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  • Misdemeanor and Felonies

    814 Words  | 4 Pages

    Individual Project Misdemeanor and Felonies By Christopher Mincey 10/12/2014 Introduction to Criminal Law (CRJS205 -1404B-01) Many people may have a lot of concerns of what may happen when they are charged for a crime and what may happen next if they are convicted. When people get arrested it is scary due to the fact of not knowing what may happen to you or what steps to take if you are convicted. You have charges that fall under two categories which are misdemeanor or felony. With both of these categories

  • Felonies : Crime And Crimes

    1020 Words  | 5 Pages

    Felonies are considered to be the most serious class of offense in the U.S. They are typically separated into distinct classes to ensure that repeat offenders receive more severe punishments as compared to those who are first-time offenders. Felonies are punishable by a fine, imprisonment of more than one year or both. Approximately 6.1 million Americans cannot vote because of felony disenfranchisement. 2.2 million people are in prison and jail. Nearly 469,545 people were incarcerated in 2015 for

  • Felony Disenfranchisement

    1909 Words  | 8 Pages

    Florida, Iowa, Kentucky, Mississippi, Nevada, Tennessee, Virginia, and Wyoming, which make it exceedingly difficult, if not impossible, for some felons to regain their right to vote. Most of these states do not allow criminals who committed serious felonies such as rape, murder, and kidnapping to vote without an action by the Board of Parole or the governor of the

  • Should Not Be Convicted A Crime Or Felony?

    1094 Words  | 5 Pages

    "Felon" the title that brands a life time. Most shake in their shoes when they hear this word. It describes those who are cruel and wicked that convicted a crime or felony. Here’s a case scenario: At the age of 18 you were persuaded to drive; following a group of friends to a local convenient store. At the time, you had no idea they had intentions on robbing the store at gun point. Clearly, you were at the wrong place wrong time. You 're now being forced to think about claiming in court: guilty by

  • Pros And Cons Of Felony Disenfranchisement

    1453 Words  | 6 Pages

    eligible for public assistance and it is more likely that a person will return to prison once they have already been. Forty-eight states and the District of Columbia deny prisoners the right to vote. Felony disenfranchisement policies have a disproportionate impact on communities of color. Black Americans of voting age are more than four times more likely to lose their voting rights than the rest of the adult population, with one of every 13 black adults disenfranchised nationally. In total, 2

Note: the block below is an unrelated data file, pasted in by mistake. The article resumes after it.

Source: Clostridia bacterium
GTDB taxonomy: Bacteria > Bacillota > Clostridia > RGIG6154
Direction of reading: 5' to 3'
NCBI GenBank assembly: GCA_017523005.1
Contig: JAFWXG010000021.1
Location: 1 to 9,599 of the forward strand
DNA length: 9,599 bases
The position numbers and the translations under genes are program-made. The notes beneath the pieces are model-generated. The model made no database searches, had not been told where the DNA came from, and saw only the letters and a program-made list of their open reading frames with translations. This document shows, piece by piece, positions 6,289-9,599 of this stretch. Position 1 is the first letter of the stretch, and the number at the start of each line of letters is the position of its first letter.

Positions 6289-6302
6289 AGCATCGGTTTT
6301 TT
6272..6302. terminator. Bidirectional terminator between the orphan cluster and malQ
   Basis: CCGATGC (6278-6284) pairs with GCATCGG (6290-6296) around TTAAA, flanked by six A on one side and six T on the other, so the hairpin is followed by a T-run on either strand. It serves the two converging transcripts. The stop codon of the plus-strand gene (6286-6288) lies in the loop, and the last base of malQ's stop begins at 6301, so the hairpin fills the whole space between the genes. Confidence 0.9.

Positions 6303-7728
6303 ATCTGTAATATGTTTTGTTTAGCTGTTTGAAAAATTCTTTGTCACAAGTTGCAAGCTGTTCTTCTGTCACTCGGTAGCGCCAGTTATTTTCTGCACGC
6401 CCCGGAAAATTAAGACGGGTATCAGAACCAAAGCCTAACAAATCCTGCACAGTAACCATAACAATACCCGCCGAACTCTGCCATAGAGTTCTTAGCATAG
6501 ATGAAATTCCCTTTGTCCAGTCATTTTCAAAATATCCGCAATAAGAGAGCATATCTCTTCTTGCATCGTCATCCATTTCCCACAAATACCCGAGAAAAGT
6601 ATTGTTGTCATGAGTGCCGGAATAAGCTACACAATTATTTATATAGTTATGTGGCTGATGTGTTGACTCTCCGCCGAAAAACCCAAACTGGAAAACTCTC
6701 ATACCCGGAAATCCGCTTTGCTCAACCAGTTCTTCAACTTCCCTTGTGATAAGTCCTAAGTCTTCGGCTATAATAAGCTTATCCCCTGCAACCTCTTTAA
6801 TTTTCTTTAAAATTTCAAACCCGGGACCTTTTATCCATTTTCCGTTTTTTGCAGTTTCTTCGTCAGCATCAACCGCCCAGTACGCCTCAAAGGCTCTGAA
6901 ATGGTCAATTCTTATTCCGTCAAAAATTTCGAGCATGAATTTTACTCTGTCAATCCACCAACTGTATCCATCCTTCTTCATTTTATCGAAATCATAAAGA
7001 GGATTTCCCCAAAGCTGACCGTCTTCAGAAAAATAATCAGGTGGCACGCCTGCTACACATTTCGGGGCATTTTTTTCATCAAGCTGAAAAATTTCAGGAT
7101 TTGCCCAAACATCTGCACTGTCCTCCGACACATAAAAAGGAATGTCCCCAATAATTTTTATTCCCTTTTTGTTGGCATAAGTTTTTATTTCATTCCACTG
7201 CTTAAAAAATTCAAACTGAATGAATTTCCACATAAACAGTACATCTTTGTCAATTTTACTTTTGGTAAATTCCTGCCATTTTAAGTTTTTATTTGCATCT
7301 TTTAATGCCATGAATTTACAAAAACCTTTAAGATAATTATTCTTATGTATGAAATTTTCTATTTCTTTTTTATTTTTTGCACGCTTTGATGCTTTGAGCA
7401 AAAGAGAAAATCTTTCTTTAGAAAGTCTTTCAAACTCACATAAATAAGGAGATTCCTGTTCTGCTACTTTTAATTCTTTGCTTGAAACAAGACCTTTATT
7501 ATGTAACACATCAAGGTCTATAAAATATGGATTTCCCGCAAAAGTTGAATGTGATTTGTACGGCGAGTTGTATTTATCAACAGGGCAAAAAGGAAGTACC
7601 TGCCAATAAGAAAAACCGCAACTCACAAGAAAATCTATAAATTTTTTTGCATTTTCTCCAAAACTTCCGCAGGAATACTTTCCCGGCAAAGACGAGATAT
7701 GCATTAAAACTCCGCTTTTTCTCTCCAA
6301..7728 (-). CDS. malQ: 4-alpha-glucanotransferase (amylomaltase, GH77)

• Example Of Felony Disenfranchisement

    1807 Words  | 8 Pages

    Felony Disenfranchisement Felony disenfranchisement is a concept that has been sweeping the masses as of late parallel to the high rates of imprisonment. Felony disenfranchisement is believed to have started in 1792 with Kentucky as only free men of age 21 and older could vote and since then it has become a phenomenon used by all states except Maine and Vermont. By definition, felony disenfranchisement is when a person goes to prison for an offense and is simultaneously stripped of several civic

  • The Use Of Felon And The Laws Impose On Felony Act

    1774 Words  | 8 Pages

    One cannot discuss this topic without given the definition of felon and the laws impose on felony act. Who is a felon? A felon is someone who has been convicted of serious or violence crimes, such as murder, rape, robbery, and burglary and as a result is punishable more than one year. The constitution of U.S.A from the voting act prevents someone who has been convicted of felony to participate in an election; however this enactment is as a result of racial politics (Preuhs R.R). According to Robert

  • Felon Disenfranchisement Is The Loss Of The Right Of Vote For People Who Have Committed Felonies Essay

    1883 Words  | 8 Pages

    Felon disenfranchisement is the loss of the right to vote for people who have committed felonies. When researching deeper into felon disenfranchisement, there is an underlying racial factor that consistently comes up. Some say disenfranchisement of felons is racially oppressive and a threat to democracy, while some argue that it’s functional and that race has no relevance. To start this paper I will give a brief background on felon disenfranchisement in relation to race. I will examine and analyze

  • Analysis of Lopez vs. Gonzales Court Case Essay

    1057 Words  | 5 Pages

    to cancel the removal of a person otherwise deportable does not reach a convict of an aggravated felony.” (FindLaw) The Board of Immigration Appeals (BIA) confirmed and the Eighth Circuit acknowledged the BIA. He was released for good conduct after 15 months’ imprisonment. The United States Supreme Court constituted a “felony punishable under the CSA” only if it proscribed conduct punishable as felony under the CSA, as quote by quote “ordinarily “trafficking meant commercial dealing, reading would

  • The Murder Of William Boyd, Steven Rogers, And Andru Crowley

    2675 Words  | 11 Pages

    The charges the boys face will be determined by what the prosecution believes they can prove to a jury, and the wording of the statutes. The prosecution will likely bring the charges of stalking, bribery, conspiracy to burglary, burglary, felony murder, and felony kidnapping. For the events leading up to William’s death. The prosecution will have many options of charges to press in the death of William. This will depend on statute wording, and abundance of evidence toward each charge. First, the boys